Nogojiwanong Project – Interpretive Panels

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Nogojiwanong interpretative panels

Nogojiwanong Project – Interpretive PanelsPeterborough, ON – A series of interpretive panels highlighting the evolution of local treaties and inherent rights of Indigenous peoples were unveiled on November 8, 2019 at a new gathering space in Millennium Park next to the Trans Canada Trail.

Nogojiwanong is an Anishinaabe word meaning “place at the foot of the rapids” and the name given to the gathering place at the bottom of a turbulent stretch of the Otonabee River, renamed Peterborough by European settlers.

The Nogojiwanong Project is collaboration undertaken in the spirit of kinship between local First Nations, Indigenous peoples and the City of Peterborough in recognition of the 200th anniversary of Rice Lake Treaty No. 20 – the agreement between the Michi Saagiig peoples and the British Crown that made it possible for Europeans to settle in this region.

“From a dilapidated sign in the park, it has been quite a transition to this new educational feature. A wonderful partnership between the Michi Saagiig and the City of Peterborough," said Tom Cowie of Hiawatha First Nation.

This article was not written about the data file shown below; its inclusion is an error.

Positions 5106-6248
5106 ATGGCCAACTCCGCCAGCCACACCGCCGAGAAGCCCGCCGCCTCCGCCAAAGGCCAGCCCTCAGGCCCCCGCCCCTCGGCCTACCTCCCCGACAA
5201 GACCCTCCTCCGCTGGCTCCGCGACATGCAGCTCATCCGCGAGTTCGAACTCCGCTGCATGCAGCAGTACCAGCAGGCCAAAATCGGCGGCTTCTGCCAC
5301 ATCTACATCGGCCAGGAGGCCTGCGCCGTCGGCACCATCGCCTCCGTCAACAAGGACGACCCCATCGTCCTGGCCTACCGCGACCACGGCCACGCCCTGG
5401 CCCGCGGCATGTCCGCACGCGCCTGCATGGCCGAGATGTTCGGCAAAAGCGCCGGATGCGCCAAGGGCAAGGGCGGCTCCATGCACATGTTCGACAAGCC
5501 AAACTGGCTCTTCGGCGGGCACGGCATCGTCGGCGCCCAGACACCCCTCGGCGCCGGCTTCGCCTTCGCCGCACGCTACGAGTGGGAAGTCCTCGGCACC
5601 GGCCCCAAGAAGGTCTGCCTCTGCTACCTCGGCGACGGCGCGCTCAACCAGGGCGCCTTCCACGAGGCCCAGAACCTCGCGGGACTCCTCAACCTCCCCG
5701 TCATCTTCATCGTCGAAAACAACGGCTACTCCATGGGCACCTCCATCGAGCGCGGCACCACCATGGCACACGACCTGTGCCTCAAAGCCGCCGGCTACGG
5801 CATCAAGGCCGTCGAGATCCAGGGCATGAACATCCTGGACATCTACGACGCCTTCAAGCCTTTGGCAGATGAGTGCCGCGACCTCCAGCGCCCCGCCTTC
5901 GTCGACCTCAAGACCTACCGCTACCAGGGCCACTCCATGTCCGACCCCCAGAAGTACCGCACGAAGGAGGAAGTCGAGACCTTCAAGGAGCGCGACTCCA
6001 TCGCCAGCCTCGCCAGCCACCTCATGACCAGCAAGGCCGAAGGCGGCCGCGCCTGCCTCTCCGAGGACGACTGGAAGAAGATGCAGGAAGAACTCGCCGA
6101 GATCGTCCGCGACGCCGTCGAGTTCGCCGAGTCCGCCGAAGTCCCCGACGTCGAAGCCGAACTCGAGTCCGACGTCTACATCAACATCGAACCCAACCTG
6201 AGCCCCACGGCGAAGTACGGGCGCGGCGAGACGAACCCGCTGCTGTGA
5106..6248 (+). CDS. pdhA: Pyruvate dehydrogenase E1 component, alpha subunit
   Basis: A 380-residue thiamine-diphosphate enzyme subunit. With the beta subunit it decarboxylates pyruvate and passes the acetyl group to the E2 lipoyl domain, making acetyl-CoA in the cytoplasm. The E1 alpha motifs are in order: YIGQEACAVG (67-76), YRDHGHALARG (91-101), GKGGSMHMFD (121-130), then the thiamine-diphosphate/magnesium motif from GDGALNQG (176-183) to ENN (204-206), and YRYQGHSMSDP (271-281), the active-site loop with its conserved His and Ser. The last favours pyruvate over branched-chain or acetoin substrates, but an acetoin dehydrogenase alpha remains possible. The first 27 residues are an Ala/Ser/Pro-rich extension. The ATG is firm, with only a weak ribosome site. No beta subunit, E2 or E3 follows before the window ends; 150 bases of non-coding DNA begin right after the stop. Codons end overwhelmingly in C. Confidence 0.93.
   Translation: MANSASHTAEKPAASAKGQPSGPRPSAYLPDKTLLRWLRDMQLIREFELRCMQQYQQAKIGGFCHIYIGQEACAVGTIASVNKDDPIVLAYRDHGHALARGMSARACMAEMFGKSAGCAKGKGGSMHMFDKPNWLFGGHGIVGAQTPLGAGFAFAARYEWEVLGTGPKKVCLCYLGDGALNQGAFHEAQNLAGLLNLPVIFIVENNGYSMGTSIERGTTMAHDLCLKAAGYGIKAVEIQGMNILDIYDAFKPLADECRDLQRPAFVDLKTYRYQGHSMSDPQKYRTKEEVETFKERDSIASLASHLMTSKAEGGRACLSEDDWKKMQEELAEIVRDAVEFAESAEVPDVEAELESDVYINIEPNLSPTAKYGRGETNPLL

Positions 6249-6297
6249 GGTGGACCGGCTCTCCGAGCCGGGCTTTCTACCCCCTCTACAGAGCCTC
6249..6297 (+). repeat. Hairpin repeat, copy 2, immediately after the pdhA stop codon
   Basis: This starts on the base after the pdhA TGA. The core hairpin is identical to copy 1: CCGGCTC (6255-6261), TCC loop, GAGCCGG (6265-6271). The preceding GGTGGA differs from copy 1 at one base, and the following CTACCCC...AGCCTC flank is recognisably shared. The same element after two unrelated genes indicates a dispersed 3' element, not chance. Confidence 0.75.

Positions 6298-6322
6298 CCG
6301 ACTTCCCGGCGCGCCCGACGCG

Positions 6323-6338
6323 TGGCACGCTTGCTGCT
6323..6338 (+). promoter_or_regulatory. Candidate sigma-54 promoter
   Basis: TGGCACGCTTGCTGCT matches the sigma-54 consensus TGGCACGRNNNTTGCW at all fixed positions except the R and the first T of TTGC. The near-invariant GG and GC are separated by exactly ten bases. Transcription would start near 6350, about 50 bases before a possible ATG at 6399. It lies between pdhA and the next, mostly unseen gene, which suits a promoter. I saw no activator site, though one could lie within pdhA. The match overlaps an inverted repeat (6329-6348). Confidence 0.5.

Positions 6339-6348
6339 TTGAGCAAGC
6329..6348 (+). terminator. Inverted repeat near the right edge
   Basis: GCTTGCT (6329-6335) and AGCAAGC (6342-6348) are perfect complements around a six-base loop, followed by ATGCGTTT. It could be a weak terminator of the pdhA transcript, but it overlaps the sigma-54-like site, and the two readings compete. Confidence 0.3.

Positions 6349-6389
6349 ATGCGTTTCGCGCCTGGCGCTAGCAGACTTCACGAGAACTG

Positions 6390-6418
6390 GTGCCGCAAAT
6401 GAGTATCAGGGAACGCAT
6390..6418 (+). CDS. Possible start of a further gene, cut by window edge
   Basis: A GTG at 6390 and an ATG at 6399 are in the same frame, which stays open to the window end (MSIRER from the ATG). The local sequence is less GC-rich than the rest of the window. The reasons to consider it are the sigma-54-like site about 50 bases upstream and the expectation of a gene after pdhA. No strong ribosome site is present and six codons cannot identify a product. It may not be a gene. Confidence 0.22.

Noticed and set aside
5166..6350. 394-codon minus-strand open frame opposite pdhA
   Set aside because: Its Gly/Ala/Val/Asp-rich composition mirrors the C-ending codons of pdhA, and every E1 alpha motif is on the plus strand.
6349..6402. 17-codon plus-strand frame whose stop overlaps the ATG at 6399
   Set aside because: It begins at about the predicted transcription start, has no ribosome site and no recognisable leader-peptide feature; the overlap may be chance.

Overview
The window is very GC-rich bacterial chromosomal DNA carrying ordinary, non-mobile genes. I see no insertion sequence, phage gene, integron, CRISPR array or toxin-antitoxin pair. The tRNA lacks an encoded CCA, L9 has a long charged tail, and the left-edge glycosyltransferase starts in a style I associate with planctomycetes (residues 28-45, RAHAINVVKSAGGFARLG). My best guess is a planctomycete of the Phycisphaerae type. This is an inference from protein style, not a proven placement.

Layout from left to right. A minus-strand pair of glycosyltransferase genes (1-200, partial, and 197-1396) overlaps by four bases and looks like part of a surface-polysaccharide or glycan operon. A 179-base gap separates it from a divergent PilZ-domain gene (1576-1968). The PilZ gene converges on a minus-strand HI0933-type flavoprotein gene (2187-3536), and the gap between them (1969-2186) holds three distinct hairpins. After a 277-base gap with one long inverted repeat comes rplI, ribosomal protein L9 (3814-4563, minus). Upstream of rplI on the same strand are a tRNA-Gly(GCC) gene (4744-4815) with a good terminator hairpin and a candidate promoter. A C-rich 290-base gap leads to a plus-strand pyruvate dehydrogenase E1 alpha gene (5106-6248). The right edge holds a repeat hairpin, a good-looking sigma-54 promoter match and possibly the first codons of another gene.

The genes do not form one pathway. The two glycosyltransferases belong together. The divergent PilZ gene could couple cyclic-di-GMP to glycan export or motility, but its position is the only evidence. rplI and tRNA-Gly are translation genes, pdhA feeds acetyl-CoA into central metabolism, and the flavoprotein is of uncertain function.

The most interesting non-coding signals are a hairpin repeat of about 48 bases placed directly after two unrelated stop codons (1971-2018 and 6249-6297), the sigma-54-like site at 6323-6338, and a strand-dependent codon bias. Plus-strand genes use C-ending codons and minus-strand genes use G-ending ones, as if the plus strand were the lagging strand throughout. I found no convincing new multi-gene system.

Millennium Park on the western shoreline of the Otonabee River is the site of the trailhead to the Chemong Portage – a six- or seven-mile historic footpath between the Otonabee River and Chemong Lake, the route that the Michi Saagig navigated between their winter camps and fishing grounds for thousands of years.

“We have always known this area as the Traditional Territory of the Michi Saagiig Peoples and as Treaty 20 lands. What is honourable is to have our Territory and Treaty recognized by the City of Peterborough and its residents. This is a true step towards reconciliation that is being worked on by the City of Peterborough,” remarked Chief Laurie Carr, Hiawatha First Nation. “Chi-Miigwetch to the City and First Nation Representatives who were dedicated to see this project through to completion!”

“These interpretive panels will help inform our community about the history of this area as the Traditional Territory of the Michi Saagiig Peoples and Treaty 20 lands,” said Mayor Diane Therrien. “It was an honour for the City to collaborate with representatives from Alderville First Nation, Curve Lake First Nation, Hiawatha First Nation, the Mississaugas of Scugog Island First Nation, and the Nogojiwanong Friendship Centre on this project."

This information is also on our City of Peterborough website at


For further information, members of the media are invited to contact the undersigned:

Wendy Trusler, Public Art Facilitator

Community Services Department

City of Peterborough

705-742-7777 ext. 1445